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Why Cold Showers Are Surprisingly Good For You

By Shauna Walker
Updated July 10, 2015

It sounds crazy. Hot showers are probably one of the most luxurious and relaxing experiences in your morning. Why in the world would anyone want to replace the comfort of a warm shower with the shock of a freezing cold one?

It turns out that, just like eating spinach instead of chocolate, a cold shower is a less-than-pleasant experience that is surprisingly good for you. From helping with weight loss to easing depression, cold showers can offer a wealth of benefits to anyone brave enough to take the plunge.

Increased Energy

This one really shouldn’t surprise anyone. Just as slapping yourself in the face to stay awake on a long car ride, cold water’s metaphorical slap in the face will help you wake up in the morning.

Why? Because when the cold water hits your body, you reflexively react by gasping in shock, giving your system a jolt of oxygen. Your heart rate increases, as well, circulating that oxygenated blood throughout your body and giving you a natural boost of energy.

Better Circulation And Immunity

According to a study by the Thrombosis Research Institute in England, taking a cold shower helps speed up your circulation and even improves your immune system.

When your heart rate increases in response to that shock of cold water, it doesn’t just energize you, it also stimulates white blood cell production, which helps your body fight off infection.

Cold-water hydrotherapy has even helped to stimulate the immune systems of cancer patients and other people with poor health.

Healthier Skin And (Maybe) Hair

There’s no getting around it: Hot showers are terrible for your skin. Your skin has a natural layer of oils that lock in moisture, and hot showers strip that layer away more quickly than cold ones, leaving your skin more likely to dry out and even develop rashes.

There’s some evidence that cold-water rinses may also be better for your hair, closing the cuticle to seal in the moisture from your conditioner. The scientific jury is out on this one, but we know that cold water certainly doesn’t hurt your hair, unlike hot water and skin.

Quicker Weight Loss

Surprising, but true: Cold showers (and cold temperatures in general) can help you lose weight. Cold temperatures force your body to burn off fat in order to keep warm.

A 2008 study showed that men who stayed in a 60-degree room metabolically burned more fat than men who stayed in a 68-degree room, even when sitting perfectly still. No one has studied exactly how much weight loss this could mean, but it’s clear that a cold shower can stimulate your body to burn fat in ways that a hot shower simply can’t match.

Relief Of Muscle Soreness

There’s nothing like a warm shower on your aching back, or is there? Science shows that a cold shower may be a better bet. Just like putting ice on a stiff or cramping muscle, taking a cold shower can ease muscle strain and speed up recovery.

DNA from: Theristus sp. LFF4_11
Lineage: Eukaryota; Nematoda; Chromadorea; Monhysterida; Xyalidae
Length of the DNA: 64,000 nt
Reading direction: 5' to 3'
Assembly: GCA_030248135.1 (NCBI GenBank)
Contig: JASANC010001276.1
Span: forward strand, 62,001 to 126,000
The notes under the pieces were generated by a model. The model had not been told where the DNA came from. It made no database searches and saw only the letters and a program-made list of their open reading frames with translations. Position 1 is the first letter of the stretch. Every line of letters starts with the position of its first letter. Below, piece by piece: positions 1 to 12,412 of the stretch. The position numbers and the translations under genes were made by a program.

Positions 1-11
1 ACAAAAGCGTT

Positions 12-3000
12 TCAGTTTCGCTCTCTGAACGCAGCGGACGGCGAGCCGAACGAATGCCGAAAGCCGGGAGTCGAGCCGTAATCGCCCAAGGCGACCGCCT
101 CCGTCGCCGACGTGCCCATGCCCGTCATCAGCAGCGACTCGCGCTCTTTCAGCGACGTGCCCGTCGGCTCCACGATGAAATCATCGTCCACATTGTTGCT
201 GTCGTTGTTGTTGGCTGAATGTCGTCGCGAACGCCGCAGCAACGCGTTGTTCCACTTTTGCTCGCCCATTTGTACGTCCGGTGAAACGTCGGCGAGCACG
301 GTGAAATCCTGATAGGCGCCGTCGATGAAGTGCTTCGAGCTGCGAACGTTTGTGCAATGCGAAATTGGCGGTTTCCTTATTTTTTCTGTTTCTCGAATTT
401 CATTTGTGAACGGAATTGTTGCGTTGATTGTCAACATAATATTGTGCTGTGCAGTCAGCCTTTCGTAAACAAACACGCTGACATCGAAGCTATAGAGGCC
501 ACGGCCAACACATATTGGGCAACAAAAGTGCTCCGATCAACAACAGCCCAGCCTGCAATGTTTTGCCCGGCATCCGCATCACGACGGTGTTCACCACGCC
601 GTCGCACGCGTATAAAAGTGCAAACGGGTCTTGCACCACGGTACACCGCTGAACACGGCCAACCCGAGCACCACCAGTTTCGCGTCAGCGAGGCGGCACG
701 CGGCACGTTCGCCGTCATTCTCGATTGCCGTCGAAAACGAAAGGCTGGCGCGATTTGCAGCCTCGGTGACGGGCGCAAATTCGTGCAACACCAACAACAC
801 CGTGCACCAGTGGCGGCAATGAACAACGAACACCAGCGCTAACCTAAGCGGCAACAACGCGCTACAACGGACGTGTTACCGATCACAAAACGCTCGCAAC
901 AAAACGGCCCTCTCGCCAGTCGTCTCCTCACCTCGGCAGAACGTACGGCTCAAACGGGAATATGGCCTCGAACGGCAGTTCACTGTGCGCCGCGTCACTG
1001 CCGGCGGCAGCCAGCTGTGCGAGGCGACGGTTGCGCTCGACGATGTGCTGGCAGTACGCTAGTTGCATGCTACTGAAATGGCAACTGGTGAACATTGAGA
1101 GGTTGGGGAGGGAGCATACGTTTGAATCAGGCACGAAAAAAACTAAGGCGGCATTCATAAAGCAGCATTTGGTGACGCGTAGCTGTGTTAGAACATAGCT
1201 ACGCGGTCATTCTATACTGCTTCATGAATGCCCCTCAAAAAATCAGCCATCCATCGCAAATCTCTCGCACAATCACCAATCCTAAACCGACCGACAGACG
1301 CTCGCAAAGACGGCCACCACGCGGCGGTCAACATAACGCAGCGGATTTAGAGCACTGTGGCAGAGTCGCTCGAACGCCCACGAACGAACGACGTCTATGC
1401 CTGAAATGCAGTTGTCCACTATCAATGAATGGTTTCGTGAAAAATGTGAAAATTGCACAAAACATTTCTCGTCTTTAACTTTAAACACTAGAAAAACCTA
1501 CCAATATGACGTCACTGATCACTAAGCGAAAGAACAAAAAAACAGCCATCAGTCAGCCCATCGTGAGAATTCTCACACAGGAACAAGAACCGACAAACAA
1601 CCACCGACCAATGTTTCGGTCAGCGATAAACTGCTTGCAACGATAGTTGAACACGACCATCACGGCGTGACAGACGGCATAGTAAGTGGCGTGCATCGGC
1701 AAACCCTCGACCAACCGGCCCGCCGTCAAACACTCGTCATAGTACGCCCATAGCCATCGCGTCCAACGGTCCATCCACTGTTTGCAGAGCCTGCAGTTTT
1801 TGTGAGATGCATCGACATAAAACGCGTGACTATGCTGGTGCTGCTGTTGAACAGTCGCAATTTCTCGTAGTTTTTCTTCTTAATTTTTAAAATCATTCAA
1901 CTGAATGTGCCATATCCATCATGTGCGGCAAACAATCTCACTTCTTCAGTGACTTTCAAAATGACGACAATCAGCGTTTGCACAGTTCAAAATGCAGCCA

In a 2009 study, scientists had 10 men perform bicycle exercise and then relax in a warm room or a tub of cold water. The men who relaxed in cold water had faster muscle recovery times than the men who rested in the warm room. It’s easy to see how taking a cold shower would help more than a warm shower.

Less Stress And Depression

You’d think that taking a cold shower would make you more depressed and anxious, not less, but that isn’t what the science shows. A 2007 study shows that cold showers flood your brain with endorphins and electrical impulses, providing a natural mood boost.

The study didn’t look at anyone with full-scale clinical depression, so if you have been diagnosed with depression, cold showers are no substitute for your usual therapy or medication. However, if you just need the occasional pick-me-up, or if you want a natural boost to supplement your regimen, cold showers may be just what the psychiatrist ordered. Pin It

Longer Lifespan

No, they don’t just help you live longer by making you less depressed and giving you a better immune system, cold showers help you live longer by increasing the level of antioxidants in your body, fighting off the free radicals that cause your cells to age.

A 1994 study of swimmers showed that the ones who swam in cold water had higher levels of a critical antioxidant than the ones who swam in warm water. So remember when you step under that cold water that it’s a superfood for your nerve endings.

And remember, just as you occasionally indulge in chocolate, you can sneak in a warm shower every now and then. We won’t tell.

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Katherine Hurst
By Shauna Walker
Personal trainer, fitness coach and wellness expert for over twenty years. Shauna is able to connect personally with her clients because I faced my own wellness challenges at a young age. She started her personal journey towards feeling fit and healthy twenty years ago, and has never looked back. Once struggling with her weight, she also had confidence issues and found it hard to stick with diet and exercise. Shauna managed to break free of this struggle, and now wants to give back and share the lessons she has learned.

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